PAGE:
In a discussion with Paul Ponce on PBS in 1998, Dr. Leininger stated "My desire, and the only reason that I'm involved with this is that every student in America would have the same educational opportunity as my children. I can afford to send my children to a private school, if I think that's what's best - any place they need to go. And I think that every child in America ought to have that same opportunity, not just be trapped into one school because they're poor…so it only makes sense that at some point the government has got to do the right thing for those poor children and allow them to go to any school they want to go to."

Unfortunately, this has not been the case in the Edgewood pilot voucher program. In a policy brief prepared by IDRA, or Intercultural Development Research Association, based in San Antonio, the Edgewood voucher program is discussed in great detail and is found to have many of the shortcomings that voucher opponents predict will befall other areas that institute voucher programs.

IDRA reports that out of 13,500 Edgewood* ISD students, only 998 received vouchers out of 2,202 applications. Only 600 eventually enrolled in another school. Why the 398 students who received a voucher did not enroll in another school is still a mystery, since the public does not have access to records kept by private schools.

Proponents of voucher programs state that they will not "allow" discrimination, but private institutions have always been allowed to discriminate, notably in the case of the Boy Scouts last year. Students not identified as "at risk" were overrepresented in the voucher program, voucher recipients outperformed their peers on the TAAS (Texas Assessment of Academic Skills) the year before leaving the Edgewood system, and students with limited proficiency in English were underrepresented in the pilot program. (16.9% of voucher recipients had limited English proficiency, compared with 22% of the students in the Edgewood district.)

The already underfunded Edgewood district lost between $4 and $5 million in the first year of the pilot program in order for 600 students to attend private schools. The pilot program might have been "privately funded," but the taxpayers will foot the bill for the district's losses.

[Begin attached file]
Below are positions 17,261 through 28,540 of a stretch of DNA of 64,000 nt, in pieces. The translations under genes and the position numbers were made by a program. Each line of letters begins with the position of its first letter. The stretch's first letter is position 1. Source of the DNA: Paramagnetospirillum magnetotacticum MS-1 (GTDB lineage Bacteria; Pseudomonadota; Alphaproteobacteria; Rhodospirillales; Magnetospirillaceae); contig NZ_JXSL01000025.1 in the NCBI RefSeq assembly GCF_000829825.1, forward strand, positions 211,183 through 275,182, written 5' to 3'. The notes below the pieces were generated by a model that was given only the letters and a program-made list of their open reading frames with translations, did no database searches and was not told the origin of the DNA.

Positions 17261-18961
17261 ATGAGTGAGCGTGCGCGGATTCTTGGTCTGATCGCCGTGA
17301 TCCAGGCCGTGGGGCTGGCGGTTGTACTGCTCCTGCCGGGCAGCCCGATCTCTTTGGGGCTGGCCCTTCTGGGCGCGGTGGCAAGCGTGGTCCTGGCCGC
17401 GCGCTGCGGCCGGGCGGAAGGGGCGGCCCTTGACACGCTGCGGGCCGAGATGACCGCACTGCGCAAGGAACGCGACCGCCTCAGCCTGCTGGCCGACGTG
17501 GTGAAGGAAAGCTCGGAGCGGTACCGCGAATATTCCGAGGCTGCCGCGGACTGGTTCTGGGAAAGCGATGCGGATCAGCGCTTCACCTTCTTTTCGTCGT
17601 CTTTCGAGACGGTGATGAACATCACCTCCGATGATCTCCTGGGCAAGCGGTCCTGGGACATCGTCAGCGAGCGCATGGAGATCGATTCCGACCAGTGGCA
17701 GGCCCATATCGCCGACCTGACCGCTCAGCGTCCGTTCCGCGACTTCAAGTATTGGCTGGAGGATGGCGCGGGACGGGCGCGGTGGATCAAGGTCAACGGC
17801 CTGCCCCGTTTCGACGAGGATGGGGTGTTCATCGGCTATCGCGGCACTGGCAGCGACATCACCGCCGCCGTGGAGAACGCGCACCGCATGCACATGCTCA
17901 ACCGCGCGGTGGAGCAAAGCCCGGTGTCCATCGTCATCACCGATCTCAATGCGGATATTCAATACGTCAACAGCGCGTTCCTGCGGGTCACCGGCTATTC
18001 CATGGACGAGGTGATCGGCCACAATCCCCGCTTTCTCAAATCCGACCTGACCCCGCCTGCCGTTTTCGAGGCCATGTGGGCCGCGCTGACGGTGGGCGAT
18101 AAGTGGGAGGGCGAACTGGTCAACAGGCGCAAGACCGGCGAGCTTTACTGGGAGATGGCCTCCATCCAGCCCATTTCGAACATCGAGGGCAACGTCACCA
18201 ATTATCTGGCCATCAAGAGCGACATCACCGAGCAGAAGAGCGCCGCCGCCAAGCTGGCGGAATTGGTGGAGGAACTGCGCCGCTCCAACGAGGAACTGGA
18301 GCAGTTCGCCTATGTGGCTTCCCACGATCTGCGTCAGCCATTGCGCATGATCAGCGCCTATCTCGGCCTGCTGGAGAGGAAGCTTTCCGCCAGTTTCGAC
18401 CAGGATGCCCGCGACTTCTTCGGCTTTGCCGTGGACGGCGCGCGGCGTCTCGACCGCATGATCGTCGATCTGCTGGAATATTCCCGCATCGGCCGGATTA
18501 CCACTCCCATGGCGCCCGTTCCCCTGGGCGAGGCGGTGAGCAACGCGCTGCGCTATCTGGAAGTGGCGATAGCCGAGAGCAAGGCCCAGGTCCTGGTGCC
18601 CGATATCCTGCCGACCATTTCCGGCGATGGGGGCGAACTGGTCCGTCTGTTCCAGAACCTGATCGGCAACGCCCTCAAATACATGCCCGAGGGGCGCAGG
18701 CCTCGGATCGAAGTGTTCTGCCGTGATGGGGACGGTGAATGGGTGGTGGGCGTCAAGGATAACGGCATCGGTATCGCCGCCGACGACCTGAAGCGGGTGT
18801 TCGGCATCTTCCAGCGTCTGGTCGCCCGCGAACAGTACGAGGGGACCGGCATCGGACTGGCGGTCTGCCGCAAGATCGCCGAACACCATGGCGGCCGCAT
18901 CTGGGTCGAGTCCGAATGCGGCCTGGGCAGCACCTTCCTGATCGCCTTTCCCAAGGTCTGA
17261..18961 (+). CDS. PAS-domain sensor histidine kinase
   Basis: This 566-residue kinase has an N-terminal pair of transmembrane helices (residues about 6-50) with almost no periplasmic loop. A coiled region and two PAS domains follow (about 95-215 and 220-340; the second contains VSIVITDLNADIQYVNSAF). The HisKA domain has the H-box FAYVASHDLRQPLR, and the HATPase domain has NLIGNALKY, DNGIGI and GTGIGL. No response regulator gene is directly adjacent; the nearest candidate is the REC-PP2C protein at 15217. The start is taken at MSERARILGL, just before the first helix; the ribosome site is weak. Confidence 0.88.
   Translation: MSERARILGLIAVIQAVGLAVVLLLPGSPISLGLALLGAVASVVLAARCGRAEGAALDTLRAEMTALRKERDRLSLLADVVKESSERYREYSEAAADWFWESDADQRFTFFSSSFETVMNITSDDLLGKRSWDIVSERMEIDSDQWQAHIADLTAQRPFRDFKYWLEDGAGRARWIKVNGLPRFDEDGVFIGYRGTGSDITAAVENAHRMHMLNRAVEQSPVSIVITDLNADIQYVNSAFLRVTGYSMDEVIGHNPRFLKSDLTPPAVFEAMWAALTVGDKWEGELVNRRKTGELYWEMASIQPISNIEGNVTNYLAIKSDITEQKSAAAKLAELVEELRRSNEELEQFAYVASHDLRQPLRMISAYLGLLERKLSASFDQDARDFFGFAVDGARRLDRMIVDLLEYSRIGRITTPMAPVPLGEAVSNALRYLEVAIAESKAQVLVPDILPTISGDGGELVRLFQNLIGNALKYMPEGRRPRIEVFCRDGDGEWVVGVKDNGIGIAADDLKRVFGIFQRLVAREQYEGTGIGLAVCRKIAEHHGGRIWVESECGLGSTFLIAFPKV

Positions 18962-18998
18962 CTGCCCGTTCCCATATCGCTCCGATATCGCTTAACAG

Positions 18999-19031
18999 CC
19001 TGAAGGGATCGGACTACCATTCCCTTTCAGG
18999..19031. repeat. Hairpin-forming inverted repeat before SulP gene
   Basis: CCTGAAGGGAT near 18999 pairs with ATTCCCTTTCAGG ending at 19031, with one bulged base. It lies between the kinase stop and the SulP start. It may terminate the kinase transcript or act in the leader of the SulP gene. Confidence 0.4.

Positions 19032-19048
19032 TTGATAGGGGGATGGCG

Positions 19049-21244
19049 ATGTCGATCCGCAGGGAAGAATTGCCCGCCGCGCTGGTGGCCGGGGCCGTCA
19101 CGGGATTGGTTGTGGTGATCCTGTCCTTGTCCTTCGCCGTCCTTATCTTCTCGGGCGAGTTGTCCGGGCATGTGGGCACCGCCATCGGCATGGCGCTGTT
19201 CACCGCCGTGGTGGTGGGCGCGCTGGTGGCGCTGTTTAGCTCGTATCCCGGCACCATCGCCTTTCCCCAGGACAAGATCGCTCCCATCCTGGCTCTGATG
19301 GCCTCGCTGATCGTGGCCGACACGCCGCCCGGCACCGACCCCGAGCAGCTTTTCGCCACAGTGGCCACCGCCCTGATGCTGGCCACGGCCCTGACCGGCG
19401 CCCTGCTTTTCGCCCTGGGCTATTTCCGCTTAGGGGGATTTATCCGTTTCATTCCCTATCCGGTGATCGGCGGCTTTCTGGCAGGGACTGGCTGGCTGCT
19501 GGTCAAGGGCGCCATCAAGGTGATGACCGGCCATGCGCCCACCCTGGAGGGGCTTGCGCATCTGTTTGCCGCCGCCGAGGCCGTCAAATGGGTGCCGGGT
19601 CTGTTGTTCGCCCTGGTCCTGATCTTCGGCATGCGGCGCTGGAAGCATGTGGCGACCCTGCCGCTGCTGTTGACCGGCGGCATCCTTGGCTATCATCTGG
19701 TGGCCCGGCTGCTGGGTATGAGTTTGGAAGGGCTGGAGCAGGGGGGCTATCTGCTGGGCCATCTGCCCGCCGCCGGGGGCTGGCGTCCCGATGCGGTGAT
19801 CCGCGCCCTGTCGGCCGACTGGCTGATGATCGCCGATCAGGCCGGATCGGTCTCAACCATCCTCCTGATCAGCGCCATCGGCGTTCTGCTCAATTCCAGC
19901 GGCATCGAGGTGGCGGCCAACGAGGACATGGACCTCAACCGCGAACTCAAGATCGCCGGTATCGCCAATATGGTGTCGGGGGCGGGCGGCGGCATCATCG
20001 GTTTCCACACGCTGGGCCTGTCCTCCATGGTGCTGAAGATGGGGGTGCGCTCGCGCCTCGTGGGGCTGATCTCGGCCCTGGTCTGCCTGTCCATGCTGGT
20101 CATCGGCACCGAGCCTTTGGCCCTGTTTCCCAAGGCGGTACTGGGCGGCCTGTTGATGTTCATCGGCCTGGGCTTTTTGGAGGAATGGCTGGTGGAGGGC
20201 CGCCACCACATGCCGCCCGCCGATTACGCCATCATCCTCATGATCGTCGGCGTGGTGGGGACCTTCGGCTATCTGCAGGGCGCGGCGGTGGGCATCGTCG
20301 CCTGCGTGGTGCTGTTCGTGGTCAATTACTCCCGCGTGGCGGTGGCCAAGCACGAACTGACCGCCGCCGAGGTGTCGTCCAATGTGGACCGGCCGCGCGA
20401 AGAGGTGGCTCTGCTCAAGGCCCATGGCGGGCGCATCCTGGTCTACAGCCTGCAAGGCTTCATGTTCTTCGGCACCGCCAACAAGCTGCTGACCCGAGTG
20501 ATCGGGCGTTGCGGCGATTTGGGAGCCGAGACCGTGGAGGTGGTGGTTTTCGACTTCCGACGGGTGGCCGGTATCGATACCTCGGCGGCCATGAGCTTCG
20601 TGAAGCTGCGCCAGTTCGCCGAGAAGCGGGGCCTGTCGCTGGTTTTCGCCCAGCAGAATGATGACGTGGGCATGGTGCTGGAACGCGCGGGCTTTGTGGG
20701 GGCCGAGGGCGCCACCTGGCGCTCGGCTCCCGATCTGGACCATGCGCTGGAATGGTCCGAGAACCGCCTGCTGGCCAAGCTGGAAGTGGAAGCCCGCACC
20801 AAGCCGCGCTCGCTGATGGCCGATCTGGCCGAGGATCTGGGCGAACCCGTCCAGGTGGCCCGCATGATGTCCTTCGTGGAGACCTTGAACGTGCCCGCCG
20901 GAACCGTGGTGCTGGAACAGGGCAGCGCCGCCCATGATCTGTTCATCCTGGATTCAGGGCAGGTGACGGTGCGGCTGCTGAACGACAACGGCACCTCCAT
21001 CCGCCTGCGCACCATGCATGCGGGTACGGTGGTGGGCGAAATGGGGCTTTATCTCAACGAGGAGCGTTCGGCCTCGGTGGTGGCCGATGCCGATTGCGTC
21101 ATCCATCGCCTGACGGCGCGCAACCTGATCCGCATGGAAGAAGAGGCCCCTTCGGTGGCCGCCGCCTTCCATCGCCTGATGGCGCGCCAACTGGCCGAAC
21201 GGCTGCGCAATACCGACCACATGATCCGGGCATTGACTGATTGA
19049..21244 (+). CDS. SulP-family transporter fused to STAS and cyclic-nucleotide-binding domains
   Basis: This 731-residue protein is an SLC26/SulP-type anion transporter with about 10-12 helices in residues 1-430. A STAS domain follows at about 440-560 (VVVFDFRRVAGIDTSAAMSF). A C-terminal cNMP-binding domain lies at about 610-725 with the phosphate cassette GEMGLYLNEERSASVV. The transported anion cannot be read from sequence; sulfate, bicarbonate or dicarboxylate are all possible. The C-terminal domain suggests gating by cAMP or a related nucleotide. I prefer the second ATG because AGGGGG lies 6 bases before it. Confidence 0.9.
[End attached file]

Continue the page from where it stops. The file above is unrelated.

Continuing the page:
Leininger's litany on "opportunities" for all poor students was off base. As currently operated, private schools in Texas cannot absorb more than 1% of the 3.4 million students enrolled in public schools in the state. Far more than 1% (approximately 34,000) are poor and would qualify for the voucher program. Proponents of vouchers in Texas frothed and foamed about "school choice," but what they meant was "private school choice." The private schools are the ones with the choice to make, not the students. Private schools can, and would, reject any student with a record of causing trouble, any student with poor grades, and any student with special needs. It is academic eugenics. By selectively plucking out minds to cultivate, they are letting the rest of the students die on the underfunded vine.

Tort reform was one of the cornerstones of Bush's 1994 campaign, and education reform has been one of his favorite subjects since he took office. Given that these programs were essentially conceived by Dr. James Leininger (who bankrolls Republican elections in Texas) through his "non-profit" conservative think tank and pushed through the Texas Legislature by candidates he sponsors, I'm not inclined to believe that he has Texas' best interests in mind; rather, he is a kingmaker who buys and sells politicians to push his conservative Christian agenda on Texas.

Now, his protégé is in the White House. Bush has already demonstrated an eager willingness to line up with the Christian Right and Big Business. He has already advocated knocking down the wall of separation between church and state by handing taxpayer money to promote religion in the form of vouchers, and preventing citizens from holding corporations and professionals responsible for their actions in the form of tort "reform." Now, he's in the White House.

*Particularly ironic is Leininger's choice to launch the pilot program in Edgewood, where the battle for equal school funding began over 25 years ago, especially considering that the same people who oppose equal school funding think vouchers are a grand idea.